Laboratory/Faculty

Laboratory of Biological Systems
Group of Plant Physiology

ProfessorToshinori Kinoshita
Blue light signaling pathway in stomatal guard cells
Plant responses to environmental signals and phytohormones
Designated Associate ProfessorNorihito Nakamichi
Molecular mechanisms underlying circadian rhythms in plants
Assistant ProfessorKoji Takahashi
Physiological and biochemical studies of plant elongation growth and auxin signaling
Assistant ProfessorShinichiro Inoue
Plant light responses and signalings mediated by photoreceptors
Laboratory HP
Japanese
Toshinori Kinoshita Professor
Lab members

Plant responses to environmental signals and phytohormones

In order to grow, plants need to respond to ever-changing environmental signals, including light, water status, nutrients, and temperature. In response to such environmental signals, stomatal pores regulate water loss from leaves and uptake of CO2, for use in photosynthesis (Fig. 1). Each stomatal pore is surrounded by a pair of guard cells; stomatal opening is driven by the accumulation of K+ salts in guard cells, which is mediated by a blue light-activated electrogenic proton pump in the plasma membrane. Recently, we have shown that phototropins (phot1 and phot2), which are light receptor-type Ser/Thr protein kinases, serve as redundant blue light receptors for stomatal opening (1, 2). Furthermore, blue light activates the plasma membrane proton pump (H+-ATPase) via the phosphorylation of a penultimate threonine in the C-terminus and subsequent binding of the 14-3-3 protein to the phosphorylated C-terminus (3) (Fig. 2).

In contrast, stomata close in response to the phytohormone abscisic acid (ABA), in order to prevent water loss. ABA-signaling pathways have been extensively investigated in the hopes of understanding the molecular mechanism of the plant response to drought stress. We have already shown that ABA-induced phosphorylation plays an important role in ABA-signaling in guard cells (4). However, the signaling mechanisms that control stomatal opening and closing have yet to be determined.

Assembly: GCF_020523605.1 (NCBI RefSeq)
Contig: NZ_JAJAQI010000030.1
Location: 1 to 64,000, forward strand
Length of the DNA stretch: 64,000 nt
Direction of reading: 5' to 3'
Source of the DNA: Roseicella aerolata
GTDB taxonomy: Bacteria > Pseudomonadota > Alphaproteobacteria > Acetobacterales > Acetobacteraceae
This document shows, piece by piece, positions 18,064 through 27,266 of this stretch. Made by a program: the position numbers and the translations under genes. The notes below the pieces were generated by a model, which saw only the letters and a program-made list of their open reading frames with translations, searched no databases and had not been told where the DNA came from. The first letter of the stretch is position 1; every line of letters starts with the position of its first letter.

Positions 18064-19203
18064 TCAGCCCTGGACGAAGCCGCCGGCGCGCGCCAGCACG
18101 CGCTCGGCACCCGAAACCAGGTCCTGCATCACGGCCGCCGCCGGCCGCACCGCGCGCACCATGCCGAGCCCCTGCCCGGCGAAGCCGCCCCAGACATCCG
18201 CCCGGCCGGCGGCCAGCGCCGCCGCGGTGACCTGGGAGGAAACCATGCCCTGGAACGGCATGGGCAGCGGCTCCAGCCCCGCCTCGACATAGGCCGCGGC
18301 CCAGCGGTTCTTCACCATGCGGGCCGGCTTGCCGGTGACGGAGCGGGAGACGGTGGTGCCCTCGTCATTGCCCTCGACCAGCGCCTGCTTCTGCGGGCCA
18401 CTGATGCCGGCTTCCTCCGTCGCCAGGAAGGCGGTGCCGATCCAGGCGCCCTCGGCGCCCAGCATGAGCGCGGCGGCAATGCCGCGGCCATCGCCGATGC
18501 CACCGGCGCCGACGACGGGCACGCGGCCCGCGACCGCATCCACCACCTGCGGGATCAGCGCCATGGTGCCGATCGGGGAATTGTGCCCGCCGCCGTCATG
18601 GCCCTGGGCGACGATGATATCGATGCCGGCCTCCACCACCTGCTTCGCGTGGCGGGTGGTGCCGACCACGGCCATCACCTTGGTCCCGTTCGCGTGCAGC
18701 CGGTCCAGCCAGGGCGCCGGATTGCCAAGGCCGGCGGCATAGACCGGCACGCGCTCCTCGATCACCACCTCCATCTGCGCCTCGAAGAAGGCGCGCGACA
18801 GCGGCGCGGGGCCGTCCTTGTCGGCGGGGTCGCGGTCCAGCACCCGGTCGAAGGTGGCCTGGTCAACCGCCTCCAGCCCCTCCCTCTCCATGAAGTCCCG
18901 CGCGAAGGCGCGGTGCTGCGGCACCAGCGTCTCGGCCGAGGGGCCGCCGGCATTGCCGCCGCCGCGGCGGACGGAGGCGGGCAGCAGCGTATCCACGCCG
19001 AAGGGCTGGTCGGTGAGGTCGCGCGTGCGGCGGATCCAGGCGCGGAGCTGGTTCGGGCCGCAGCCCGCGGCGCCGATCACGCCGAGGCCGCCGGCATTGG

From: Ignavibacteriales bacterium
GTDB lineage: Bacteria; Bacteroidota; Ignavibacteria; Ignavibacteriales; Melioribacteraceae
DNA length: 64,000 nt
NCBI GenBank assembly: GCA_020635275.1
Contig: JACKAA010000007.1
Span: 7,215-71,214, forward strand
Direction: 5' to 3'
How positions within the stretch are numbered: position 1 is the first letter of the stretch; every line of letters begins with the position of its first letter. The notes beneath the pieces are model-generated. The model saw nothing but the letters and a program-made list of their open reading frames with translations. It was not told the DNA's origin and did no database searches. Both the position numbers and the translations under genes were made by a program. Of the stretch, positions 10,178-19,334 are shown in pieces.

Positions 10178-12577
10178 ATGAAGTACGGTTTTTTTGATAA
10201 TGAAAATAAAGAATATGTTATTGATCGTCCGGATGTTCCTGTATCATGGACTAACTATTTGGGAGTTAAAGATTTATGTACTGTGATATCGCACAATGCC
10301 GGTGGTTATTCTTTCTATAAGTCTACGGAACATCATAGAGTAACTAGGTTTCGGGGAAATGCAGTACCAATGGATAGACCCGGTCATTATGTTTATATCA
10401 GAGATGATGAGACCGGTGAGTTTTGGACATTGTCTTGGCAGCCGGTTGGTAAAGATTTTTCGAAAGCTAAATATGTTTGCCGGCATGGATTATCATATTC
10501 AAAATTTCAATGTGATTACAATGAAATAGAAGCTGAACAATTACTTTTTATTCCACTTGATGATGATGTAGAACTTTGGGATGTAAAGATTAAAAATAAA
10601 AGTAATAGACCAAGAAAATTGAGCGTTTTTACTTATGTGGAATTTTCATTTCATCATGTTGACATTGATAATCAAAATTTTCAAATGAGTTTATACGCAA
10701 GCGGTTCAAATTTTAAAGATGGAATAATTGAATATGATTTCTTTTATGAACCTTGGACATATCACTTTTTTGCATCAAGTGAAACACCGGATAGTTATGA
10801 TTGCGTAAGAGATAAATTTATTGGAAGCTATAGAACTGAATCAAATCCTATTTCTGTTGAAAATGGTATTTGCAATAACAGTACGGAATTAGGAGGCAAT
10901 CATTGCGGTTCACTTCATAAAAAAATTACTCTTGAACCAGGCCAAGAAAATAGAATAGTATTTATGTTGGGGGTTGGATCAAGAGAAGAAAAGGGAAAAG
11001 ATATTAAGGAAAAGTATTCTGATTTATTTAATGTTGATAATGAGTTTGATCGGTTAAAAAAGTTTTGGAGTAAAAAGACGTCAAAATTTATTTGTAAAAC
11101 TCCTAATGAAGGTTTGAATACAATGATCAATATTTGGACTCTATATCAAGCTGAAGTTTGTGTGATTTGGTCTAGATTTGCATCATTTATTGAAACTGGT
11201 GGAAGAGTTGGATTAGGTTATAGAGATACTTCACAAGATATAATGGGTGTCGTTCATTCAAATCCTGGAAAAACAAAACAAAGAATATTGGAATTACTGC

Our aim is to elucidate signaling pathways in stomatal guard cells in response to light and phytohormones, and the molecular mechanism of regulation of the plasma membrane H+-ATPase. We are currently studying the signaling pathways that control stomatal opening and closing using genetic, physiological and biochemical approaches; we are focusing on the biochemical properties of the phosphorylation reaction and the H+-ATPase complex (5). In addition, we are also interested in plant growth and development, especially in response to light and phytohormones such as auxin and brassinosteroid (6).

Cell wall function

The elongation growth of plants is caused by a remarkable cell enlargement along the axial direction, which is a consequence of water absorption and cell wall extension. Auxin, a phytohormone that promotes elongation growth, is thought to stimulate proton extrusion by the plasma membrane H+-ATPases, resulting in acidification of the apoplastic space and induction of wall extension (the “acid growth” hypothesis). Recently, the acid growth hypothesis has been reinforced by the discovery of a protein, expansin, which induces wall elongation (wall-loosening) under acidic condition. So far, we have shown that expansins regulate wall yield threshold tension as well as wall extensibility (7, 8). We are now studying the role of expansins on the elongation growth, using Arabidopsis mutants. Our goal is elucidation of the molecular mechanism of cell wall extension.

Cell wall structures are also found in prokaryotes, fungi and (micro)algae; animal immune systems utilize their cell wall components in order to sense invasion of these organisms. When host immune cells recognize these cell wall components, they commence an immune response to eliminate the organisms. We are also investigating the participation of cell wall polysaccharides in these host reactions.

Fig.1

(a) Stomata regulate gas exchange between leaves and the atmosphere, as well as the transpiration stream. (b) Stomata in the epidermis of Commelina communis. Blue light induces stomatal opening, whereas abscisic acid (ABA) induces stomatal closure.

Fig.2

Schematic model of blue-light signaling pathway in stomatal guard cells.

References

  1. Kinoshita et al. (2001) phot1 and phot2 mediate blue light regulation of stomatal opening. Nature 414: 656-660.
  2. Inoue et al. (2008) Blue light-induced autophoshporylation of phototropin is a primary step for signaling. Proc. Natl. Acad. Sci. USA 105: 5626-5631.
  3. Kinoshita and Shimazaki (1999) Blue light activates the plasma membrane H+-ATPase by phosphorylation of the C-terminus in stomatal guard cells. EMBO J. 18: 5548-5558.
  4. Li et al. (2002) Modulation of an RNA-binding protein by abscisic-acid-activated protein kinase. Nature 418: 793-797.
  5. Hayashi et al. (2010) Biochemical characterization of in vitro phosphorylation and dephosphorylation of the plasma membrane H+-ATPase. Plant Cell Physiol. 51: 1186-1196.
  6. Kinoshita et al. (2005) Binding of brassinosteroids to the extracellular domain of plant receptor kinase BRI1. Nature 433: 167-171.
  7. Ezaki et al. (2005) The role of wall Ca2+ in the regulation of wall extensibility during the acid-induced extension of soybean hypocotyl cell walls. Plant Cell Physiol. 46: 1831-1838.
  8. Takahashi et al. (2006) Wall-yielding properties of cell walls from elongating cucumber hypocotyls in relation to the action of expansin. Plant Cell Physiol. 47: 1520-1529.

pagetop